Every two minutes, a person is injured in a drunk driving crash
Somewhat surprisingly -- considering how busy our little college town was over the weekend -- APD took "only" three drivers off the road for "allegedly" driving with impaired enough sensibilities to be a threat to the general public, aka drunk driving.
Since all three took the legally admissible -- borderline infallible -- Breathalyzer Test back at APD headquarters, their chances of being declared innocent by a "jury of their peers" is pretty much zero.
If you refuse the BT it's an automatic loss of license for six months; if you take it and it shows you're drunk (.08 threshold) it's a loss of license for only 45 days but with associated costs of $2,587.
So what's an impaired driver to do?
Unfortunately if you refuse the BT that is not admissible in court as evidence, so a prosecutor must rely on he-said-she-said testimony of the arresting officer. And some DUI attorneys specialize in picking apart trained police officers.
If declared innocent by a jury the attorney simply petitions the Registry of Motor Vehicles to instantly reinstate the license. Eureka. At least until their client does it again and slaughters an innocent family enroute to a wedding.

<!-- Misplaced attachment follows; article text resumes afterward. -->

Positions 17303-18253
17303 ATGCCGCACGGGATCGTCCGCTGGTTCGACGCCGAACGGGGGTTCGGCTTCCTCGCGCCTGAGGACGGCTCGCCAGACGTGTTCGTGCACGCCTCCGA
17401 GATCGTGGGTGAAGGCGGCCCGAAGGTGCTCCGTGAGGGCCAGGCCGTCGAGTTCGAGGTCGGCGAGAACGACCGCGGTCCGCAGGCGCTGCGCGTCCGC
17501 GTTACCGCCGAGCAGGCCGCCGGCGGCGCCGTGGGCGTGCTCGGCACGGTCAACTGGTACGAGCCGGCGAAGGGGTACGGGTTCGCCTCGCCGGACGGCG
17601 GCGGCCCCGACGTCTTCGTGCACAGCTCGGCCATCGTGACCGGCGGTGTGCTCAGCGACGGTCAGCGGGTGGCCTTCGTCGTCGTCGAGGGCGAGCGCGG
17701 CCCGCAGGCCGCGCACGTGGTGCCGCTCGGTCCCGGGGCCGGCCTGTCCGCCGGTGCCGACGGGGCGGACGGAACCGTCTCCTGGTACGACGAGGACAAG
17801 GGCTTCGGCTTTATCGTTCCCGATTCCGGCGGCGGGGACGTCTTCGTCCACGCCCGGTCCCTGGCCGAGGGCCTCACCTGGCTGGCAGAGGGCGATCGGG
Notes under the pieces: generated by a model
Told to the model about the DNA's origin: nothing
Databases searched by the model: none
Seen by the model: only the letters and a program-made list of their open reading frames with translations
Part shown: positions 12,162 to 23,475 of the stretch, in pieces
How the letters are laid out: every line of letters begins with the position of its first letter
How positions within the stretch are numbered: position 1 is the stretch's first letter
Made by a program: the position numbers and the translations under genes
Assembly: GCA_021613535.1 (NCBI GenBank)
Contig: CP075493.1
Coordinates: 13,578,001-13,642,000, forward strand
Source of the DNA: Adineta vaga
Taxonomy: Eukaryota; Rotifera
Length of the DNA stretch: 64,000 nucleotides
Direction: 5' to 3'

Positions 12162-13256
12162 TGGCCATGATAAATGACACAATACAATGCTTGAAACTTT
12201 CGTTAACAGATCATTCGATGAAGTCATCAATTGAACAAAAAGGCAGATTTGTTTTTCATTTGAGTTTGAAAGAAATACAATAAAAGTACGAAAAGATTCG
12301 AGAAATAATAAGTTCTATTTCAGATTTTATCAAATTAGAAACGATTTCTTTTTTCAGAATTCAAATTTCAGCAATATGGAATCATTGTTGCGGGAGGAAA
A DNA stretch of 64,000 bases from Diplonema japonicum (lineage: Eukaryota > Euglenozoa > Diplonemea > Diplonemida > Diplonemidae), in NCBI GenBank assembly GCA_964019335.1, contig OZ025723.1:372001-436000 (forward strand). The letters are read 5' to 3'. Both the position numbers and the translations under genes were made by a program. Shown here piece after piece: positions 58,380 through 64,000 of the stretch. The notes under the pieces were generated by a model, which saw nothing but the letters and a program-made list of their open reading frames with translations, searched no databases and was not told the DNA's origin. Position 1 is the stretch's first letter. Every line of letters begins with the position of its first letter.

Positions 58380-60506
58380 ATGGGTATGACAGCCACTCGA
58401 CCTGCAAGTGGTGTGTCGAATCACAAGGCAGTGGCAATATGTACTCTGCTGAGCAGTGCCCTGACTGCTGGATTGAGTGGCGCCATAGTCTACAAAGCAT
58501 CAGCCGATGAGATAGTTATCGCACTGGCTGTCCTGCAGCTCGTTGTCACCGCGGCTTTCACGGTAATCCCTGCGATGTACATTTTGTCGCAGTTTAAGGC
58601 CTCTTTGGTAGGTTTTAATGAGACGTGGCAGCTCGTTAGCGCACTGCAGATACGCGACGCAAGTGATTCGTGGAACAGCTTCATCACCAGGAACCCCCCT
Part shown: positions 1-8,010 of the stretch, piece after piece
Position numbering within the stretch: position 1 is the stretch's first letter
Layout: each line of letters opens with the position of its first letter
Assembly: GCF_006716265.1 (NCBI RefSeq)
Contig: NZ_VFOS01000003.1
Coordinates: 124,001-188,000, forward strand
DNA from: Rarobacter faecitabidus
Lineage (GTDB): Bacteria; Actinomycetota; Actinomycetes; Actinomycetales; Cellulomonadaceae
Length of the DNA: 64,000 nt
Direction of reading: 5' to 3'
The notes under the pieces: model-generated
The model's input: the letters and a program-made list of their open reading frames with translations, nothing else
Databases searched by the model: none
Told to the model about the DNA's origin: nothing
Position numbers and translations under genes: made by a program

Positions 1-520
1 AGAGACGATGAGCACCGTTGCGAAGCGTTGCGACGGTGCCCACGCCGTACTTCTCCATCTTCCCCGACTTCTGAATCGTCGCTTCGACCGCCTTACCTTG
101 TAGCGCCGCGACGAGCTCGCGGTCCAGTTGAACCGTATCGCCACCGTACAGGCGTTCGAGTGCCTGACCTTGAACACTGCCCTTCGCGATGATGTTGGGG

Although the state Supreme Judicial Court struck a blow for common sense public safety on Thursday by upholding the concept that a prosecutor can enter into evidence a failed BT because the driver couldn't follow the simple rules for a proper BT.
Simple that is if you're sober.
In other words it sends the message to a potential jury that the driver was, you know, impaired. Drunk. Dangerous. Deadly.
In Eastern Hampshire District Court this morning all three defendents were arraigned before Judge Patricia Poehler and had their cases continued.
Ryan Gardner, age 25
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Boon Gibson, age 25
Michael Bilodeau, age 20